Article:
These blinds can be very convenient with their fast set up and out of the weather capabilities. I like this type of blind for photographing ducks and herons on beaver ponds in the spring of the year. However, some of the more wary birds will shy away from them unless properly set up. The first step is to get landowner permission. Now watch the pond from a distance with binoculars to select an active spot. One of my favorite beaver ponds is hour glass shaped. By placing the blind in the narrowest part of this hour glass, I am assured that any ducks passing from the upper to lower pond, or vice versa, will be relatively close. If possible set the blind up with some sort of backdrop. A side hill or a group of trees behind the blind will help break up the silhouette of the blind. You should also look for any dead branches in the area to stick in the ground around the blind, Dead grasses can be attached to tie down loops and laid on the top of the blind. The longer the blind is left in one spot, the more tolerant the local wildlife will become. The blind pictured here is marketed by Ameristep, however you may choose to shop around. Several sizes and styles are offered by Cabela's. I like the Ameristep Doghouse. The shadow guard (black interior) works great for wary subjects, as it keeps the inside of the blind very dark. I will sometimes cover my blind with, army surplus tank cover. This allows me to weave dead grass and dead cattails from the surrounding area into the tank cover.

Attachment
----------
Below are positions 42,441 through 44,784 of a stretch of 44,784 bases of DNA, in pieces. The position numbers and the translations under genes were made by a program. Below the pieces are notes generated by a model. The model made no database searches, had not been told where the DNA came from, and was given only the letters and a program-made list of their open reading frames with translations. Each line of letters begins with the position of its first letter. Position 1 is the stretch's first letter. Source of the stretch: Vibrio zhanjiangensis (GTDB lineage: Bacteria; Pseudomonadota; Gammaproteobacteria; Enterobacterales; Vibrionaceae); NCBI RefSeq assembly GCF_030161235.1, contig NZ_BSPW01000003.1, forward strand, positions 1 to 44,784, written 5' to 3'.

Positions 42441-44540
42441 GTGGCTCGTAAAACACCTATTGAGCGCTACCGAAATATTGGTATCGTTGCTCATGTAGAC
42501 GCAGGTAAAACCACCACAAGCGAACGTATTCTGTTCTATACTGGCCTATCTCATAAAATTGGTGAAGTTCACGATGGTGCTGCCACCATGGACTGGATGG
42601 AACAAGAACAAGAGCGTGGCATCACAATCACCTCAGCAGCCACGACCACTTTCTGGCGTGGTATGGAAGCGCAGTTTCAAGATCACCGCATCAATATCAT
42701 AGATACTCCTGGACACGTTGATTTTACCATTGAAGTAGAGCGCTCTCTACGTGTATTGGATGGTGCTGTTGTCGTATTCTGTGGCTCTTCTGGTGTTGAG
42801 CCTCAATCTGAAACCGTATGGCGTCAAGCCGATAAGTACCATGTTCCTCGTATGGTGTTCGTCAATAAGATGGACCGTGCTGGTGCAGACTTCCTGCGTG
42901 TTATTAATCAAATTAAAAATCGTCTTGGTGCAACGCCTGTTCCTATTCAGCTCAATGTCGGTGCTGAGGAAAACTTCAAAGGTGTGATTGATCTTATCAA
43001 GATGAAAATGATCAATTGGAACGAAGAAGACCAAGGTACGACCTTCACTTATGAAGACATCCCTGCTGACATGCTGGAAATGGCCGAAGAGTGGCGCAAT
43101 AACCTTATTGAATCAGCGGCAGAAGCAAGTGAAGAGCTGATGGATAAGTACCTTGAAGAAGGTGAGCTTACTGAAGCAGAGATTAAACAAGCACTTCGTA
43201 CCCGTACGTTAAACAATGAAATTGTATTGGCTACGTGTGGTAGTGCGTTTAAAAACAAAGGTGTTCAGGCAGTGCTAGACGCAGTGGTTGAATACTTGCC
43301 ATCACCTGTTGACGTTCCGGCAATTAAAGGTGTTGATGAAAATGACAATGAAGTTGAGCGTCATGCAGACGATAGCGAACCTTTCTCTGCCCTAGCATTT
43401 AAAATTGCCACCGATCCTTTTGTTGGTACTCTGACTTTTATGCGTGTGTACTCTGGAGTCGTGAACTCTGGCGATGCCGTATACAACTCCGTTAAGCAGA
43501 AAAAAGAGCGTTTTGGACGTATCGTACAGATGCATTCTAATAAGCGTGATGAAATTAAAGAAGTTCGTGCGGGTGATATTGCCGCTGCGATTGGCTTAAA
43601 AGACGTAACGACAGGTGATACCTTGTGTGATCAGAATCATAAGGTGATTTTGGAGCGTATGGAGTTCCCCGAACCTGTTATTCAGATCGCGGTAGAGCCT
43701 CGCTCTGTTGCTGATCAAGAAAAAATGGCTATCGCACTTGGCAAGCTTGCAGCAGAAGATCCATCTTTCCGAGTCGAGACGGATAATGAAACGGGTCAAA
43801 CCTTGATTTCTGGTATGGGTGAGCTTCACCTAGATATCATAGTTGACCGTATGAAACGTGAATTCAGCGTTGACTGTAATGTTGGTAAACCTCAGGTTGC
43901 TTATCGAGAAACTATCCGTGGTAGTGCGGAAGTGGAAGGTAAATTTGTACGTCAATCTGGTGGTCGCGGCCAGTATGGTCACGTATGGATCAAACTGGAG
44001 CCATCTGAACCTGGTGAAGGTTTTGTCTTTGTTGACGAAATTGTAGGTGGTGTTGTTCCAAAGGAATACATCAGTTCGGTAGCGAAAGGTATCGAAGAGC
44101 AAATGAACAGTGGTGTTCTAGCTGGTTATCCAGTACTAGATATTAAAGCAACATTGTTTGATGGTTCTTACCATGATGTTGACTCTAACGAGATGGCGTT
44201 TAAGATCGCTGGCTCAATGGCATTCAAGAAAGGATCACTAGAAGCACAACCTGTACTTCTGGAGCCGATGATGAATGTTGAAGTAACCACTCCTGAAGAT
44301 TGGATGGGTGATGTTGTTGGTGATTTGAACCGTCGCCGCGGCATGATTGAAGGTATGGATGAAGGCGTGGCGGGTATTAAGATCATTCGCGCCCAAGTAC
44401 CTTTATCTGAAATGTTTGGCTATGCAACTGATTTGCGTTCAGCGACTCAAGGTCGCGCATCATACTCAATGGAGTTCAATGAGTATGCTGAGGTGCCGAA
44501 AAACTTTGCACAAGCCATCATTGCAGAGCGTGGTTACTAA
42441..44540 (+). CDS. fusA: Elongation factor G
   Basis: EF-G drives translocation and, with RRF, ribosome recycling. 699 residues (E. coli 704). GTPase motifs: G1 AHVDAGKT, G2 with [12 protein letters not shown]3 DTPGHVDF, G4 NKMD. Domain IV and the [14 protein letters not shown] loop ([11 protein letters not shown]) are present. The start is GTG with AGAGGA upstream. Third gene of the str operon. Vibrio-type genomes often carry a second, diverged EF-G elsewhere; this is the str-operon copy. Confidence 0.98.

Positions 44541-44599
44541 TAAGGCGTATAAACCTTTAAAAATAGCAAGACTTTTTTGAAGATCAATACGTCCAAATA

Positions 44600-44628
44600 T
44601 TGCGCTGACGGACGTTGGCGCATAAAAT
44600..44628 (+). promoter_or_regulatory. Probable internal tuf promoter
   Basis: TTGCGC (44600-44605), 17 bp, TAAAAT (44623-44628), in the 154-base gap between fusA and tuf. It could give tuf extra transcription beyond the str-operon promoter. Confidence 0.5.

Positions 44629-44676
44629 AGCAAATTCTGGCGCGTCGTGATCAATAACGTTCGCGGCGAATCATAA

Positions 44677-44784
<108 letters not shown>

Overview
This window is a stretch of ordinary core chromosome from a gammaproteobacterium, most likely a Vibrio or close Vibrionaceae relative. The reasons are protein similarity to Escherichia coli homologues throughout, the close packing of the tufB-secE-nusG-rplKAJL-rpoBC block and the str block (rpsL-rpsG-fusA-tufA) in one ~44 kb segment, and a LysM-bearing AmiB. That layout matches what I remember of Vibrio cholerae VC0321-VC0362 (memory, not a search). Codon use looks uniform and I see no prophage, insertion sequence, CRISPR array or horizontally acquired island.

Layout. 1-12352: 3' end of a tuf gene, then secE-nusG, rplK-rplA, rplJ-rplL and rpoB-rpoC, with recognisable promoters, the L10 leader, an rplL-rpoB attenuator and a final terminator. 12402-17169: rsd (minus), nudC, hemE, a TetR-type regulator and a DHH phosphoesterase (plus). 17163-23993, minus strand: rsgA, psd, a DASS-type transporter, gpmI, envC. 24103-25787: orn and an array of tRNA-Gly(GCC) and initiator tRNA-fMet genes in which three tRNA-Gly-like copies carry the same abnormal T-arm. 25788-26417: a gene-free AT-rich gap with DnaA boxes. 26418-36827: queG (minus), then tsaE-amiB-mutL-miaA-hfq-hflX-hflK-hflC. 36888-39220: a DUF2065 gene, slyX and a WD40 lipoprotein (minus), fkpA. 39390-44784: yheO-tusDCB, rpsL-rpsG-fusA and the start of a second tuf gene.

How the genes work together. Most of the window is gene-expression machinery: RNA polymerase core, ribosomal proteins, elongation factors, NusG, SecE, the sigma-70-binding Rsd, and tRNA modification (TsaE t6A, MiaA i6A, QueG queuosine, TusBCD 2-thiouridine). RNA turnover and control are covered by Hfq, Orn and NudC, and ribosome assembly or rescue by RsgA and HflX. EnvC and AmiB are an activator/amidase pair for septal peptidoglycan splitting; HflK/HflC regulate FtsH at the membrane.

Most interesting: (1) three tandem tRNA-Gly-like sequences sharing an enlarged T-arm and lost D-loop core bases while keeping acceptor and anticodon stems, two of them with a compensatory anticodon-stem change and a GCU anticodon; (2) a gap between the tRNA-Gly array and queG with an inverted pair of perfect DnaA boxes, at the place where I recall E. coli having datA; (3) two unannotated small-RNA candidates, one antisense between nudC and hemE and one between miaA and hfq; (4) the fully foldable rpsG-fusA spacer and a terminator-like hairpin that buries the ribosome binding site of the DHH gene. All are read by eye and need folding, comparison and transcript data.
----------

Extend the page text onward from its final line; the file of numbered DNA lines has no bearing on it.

This is nothing more than camouflage material with jagged cuts throughout. The piece that I use is approximately 16 ft x 5 ft. This stuff is great when calling wildlife to within camera range. It is very portable and rather quick to set up. Critters that can be lured by the use of a call include fox, coyote, hawks, owls, turkey, ducks and many more. Armed with camera, calls, and a piece of foam to sit on, I pick a likely spot and sit on the ground with the leaf-o-flage wrapped around myself and my gear. The lower you can get to the ground, the better. Not only is your silhouette less obvious but it also allows a more eye level view in the resulting photos. Clothes pins can be very handy for securing the material around the lens, tripod, and yourself. Leaf-o-flage was a brand name that I can no longer find however, you can find some great alternatives in outdoor supply catalogs like Cabela's. Go to Cabela's web site and do a search for blind materials. ( It comes in many colors to match your surrounding terrain.)
Camouflaged burlap has many of the same attributes as the blinds mentioned above, but at a lower cost. I have used the standard colored burlap and spray painted it to match the surroundings. You can either build a wooden frame and wrap the burlap cover around all the pieces to carry it to your destination or you can build a makeshift frame out of dead branches tied together with jute, and then drape the burlap over and around. Use safety pins or fine cord for attaching grasses to the outside of the burlap. This, of course, isn't nearly as fast a set up as either leaf-o-flage or a tent blind, but it works great if your going to be set up for a couple of weeks.
More Photography Tips Below:
Getting Started / Blinds / Getting Published / Finding Wildlife / Bird Tips / Birds in Flight
Duck Tips / Insect Tips / Mammal Tips / Deer Tips / My Equipment / Used Equipment